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Showing posts from 2017

Prednisone: blessing or curse?

Prednisone messes with you. It really messes with you. For those of you who aren't familiar with this corticosteroid, its works by mimicking hormones naturally produced in your body (it is similar to cortisol). When the dosage prescribed exceeds the levels naturally present in your body, inflammation is reduced, thus achieving the goal of treatment. In doing this, your immune system becomes suppressed, leaving your body open to infection and a vast array of other problems. If a person takes prednisone for more than seven days, he or she cannot simply stop taking the drug. This is because your adrenal glands have been signaled to stop producing the hormones provided by prednisone on their own; it takes time for them to return to their normal functioning. If you suddenly stop giving your body the steroids, and your adrenals are not yet producing adequate amounts of hormones, a withdrawal reaction is likely. This may include fatigue, muscle weakness, headaches, fever, hypotension, nau…

Does diet play a role in Crohn's disease?

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I have always struggled with the concept of diet in relation to Crohn's disease. For so long, I wanted diet to play a role in my disease; that would enable me some form of control. Unfortunately, over the past seven years, I have learned that is not quite the case. Don't get me wrong, certain foods definitely have the ability to aggravate my stomach. There is a difference, however, between discomfort after eating, and a flare leading to a hospitalization or a course of prednisone. I think food can best be conceptualized as an exacerbator of what is already going on inside my GI system rather than the perpetrator of disease activity. To minimize the less serious symptoms of my Crohn's disease, such as bloating and stomach pain, I stay away from fried food, oils, popcorn, green apples, and a few other random things. I also struggle with eating at restaurants if the food is oily/greasy. I will treat myself to a pizza or burger every once in a while, but most of the time I pref…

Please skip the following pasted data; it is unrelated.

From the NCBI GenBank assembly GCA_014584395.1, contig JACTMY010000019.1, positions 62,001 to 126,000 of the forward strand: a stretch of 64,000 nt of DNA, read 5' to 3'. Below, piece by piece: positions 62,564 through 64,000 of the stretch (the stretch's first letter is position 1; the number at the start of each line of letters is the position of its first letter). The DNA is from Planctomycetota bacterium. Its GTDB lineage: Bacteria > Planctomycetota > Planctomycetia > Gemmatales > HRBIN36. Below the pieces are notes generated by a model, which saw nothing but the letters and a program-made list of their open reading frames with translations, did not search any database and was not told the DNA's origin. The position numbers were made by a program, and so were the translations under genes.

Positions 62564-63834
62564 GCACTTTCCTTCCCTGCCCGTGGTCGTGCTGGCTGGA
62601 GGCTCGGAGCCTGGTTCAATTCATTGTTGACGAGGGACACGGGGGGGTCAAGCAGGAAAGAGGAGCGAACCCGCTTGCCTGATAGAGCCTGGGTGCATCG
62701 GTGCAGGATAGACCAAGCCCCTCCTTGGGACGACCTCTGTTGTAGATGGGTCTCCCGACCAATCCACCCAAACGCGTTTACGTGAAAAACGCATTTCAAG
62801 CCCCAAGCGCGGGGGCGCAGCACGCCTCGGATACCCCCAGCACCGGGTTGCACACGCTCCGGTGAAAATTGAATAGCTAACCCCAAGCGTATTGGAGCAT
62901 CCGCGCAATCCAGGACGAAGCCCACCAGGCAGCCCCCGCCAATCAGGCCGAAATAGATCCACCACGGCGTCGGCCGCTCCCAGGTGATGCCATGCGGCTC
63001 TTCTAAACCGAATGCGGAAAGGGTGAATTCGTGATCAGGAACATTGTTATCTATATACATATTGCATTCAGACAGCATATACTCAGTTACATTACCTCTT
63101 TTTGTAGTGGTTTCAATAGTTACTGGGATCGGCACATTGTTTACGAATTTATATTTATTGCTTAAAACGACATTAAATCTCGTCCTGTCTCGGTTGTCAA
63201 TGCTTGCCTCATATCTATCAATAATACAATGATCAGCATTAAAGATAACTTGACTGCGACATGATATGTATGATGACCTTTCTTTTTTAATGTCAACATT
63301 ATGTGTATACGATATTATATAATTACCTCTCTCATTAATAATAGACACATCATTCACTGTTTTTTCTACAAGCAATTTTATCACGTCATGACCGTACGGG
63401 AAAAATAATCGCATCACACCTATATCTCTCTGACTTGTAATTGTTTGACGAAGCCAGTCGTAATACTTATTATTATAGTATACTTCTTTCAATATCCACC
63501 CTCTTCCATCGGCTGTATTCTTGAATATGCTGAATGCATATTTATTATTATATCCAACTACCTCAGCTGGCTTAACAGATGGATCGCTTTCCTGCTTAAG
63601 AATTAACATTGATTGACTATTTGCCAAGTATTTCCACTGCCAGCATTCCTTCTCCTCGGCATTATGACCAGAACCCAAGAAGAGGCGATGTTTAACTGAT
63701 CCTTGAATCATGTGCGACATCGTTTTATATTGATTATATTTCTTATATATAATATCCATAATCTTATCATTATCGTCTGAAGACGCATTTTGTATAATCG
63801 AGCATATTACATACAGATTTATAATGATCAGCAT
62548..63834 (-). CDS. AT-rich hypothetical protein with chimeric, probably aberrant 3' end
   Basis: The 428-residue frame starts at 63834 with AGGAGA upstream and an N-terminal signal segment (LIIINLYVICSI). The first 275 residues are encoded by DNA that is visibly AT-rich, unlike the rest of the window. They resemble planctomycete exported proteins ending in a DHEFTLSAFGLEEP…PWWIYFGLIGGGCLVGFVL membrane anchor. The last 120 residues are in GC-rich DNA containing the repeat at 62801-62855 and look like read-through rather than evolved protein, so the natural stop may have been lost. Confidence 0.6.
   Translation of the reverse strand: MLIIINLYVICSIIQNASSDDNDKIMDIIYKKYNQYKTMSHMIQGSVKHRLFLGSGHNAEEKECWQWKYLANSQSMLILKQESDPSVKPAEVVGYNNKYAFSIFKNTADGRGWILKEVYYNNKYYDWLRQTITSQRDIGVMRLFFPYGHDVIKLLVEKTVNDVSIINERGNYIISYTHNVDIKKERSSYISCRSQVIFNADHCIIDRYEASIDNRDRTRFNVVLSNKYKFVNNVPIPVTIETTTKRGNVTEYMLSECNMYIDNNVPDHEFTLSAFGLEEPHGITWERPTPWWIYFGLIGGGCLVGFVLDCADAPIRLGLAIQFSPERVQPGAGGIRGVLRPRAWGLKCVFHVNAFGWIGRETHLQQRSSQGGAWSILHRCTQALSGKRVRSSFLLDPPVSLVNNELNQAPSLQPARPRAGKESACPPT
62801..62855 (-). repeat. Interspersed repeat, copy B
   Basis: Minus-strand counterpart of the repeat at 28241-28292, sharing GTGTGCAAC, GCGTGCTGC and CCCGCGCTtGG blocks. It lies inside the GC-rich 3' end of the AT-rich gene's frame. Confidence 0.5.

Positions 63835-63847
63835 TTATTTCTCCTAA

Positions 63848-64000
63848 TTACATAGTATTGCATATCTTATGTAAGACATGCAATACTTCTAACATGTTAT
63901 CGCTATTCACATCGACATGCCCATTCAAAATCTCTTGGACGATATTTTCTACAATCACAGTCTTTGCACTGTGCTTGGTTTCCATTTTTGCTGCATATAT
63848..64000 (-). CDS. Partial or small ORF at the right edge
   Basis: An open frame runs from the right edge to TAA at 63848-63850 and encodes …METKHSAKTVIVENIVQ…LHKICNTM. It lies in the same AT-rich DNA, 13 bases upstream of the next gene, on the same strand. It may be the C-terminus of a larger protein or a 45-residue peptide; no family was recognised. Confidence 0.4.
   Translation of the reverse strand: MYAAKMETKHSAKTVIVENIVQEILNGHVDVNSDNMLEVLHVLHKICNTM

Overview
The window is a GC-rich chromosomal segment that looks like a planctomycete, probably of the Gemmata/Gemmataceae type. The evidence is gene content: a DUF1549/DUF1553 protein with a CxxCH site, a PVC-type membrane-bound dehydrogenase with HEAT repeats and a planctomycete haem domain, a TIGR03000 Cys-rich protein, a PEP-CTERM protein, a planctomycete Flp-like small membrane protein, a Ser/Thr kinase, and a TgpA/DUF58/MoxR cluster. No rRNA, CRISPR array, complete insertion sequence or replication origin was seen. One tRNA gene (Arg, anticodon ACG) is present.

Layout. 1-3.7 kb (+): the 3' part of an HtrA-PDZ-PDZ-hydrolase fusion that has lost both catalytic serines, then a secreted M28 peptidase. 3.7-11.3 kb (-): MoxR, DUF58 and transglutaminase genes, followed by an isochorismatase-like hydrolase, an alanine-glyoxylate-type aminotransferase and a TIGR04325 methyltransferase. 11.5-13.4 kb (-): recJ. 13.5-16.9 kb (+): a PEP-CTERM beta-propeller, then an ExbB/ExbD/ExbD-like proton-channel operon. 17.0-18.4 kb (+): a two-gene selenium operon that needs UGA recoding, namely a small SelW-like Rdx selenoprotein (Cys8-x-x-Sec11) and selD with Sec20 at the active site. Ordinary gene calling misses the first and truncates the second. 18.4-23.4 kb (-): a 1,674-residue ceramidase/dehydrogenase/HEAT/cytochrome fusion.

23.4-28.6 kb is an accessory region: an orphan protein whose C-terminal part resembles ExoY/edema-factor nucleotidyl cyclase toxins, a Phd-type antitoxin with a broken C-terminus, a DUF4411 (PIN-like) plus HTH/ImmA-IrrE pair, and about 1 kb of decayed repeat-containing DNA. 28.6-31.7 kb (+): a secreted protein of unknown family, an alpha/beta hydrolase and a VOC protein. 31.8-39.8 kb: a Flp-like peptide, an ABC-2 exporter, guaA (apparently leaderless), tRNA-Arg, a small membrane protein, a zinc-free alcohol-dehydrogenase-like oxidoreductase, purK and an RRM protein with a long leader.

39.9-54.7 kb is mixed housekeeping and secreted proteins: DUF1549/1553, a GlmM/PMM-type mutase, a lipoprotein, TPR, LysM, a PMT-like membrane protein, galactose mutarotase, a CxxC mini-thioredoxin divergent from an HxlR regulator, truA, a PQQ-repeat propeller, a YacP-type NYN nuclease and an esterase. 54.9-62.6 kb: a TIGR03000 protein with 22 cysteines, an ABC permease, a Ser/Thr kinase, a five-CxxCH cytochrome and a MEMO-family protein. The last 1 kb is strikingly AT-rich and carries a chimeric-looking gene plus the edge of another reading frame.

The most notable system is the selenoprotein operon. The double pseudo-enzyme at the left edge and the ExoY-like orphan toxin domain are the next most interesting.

Flaring for my 23rd birthday and at the start of my new career

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If you missed my last post recapping what I have been up to over the past few months, feel free to check that out here.
I started my new job on July 11th, one day before my 23rd birthday. I flew to St. Charles, Illinois, for a ten-day new hire training. I work in tax for a multinational, Big 4 accounting firm, and knew that the expectations would be more intense than a regular 9-5. I figured that since I had maintained a semi-state of remission with my Crohn's disease that I would be well enough to handle the demands of public accounting... I was wrong. 
The ten, sometimes twelve, hour days of training got to me. I require at least 9 hours of sleep to function at a baseline level. If I don't get my sleep, my body fights against me. I also have a proven track record of running into issues with traveling in general, probably due to a combination of stress, new environments, and unfamiliar food options. Despite my best efforts to get adequate sleep and nutrition during training, I …

Why I stopped blogging / Life Update

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After a several-month-long hiatus from the world of blogging, I have found my spark again. I was discouraged from writing for a while, initially because of how busy I was with graduate school. That eventually evolved into a self-doubting voice in my head, telling me that no one cares what I have to say; what makes me so important? 

Fortunately, my past articles still serve as a reference today for several with Crohn's disease/loved ones who have the illness. This heartwarming fact has been brought to my attention enough over the past few weeks to remind me of why I started publicizing a private yet extremely relevant aspect of my life in the first place: to help others.  

The issue with transparency about something as serious as an incurable disease is that a lot of what I have to share about that aspect of my life is quite depressing. I am a positive person who dislikes negative attention and complaining; I have a difficult time expressing my feelings toward my disease in my own pe…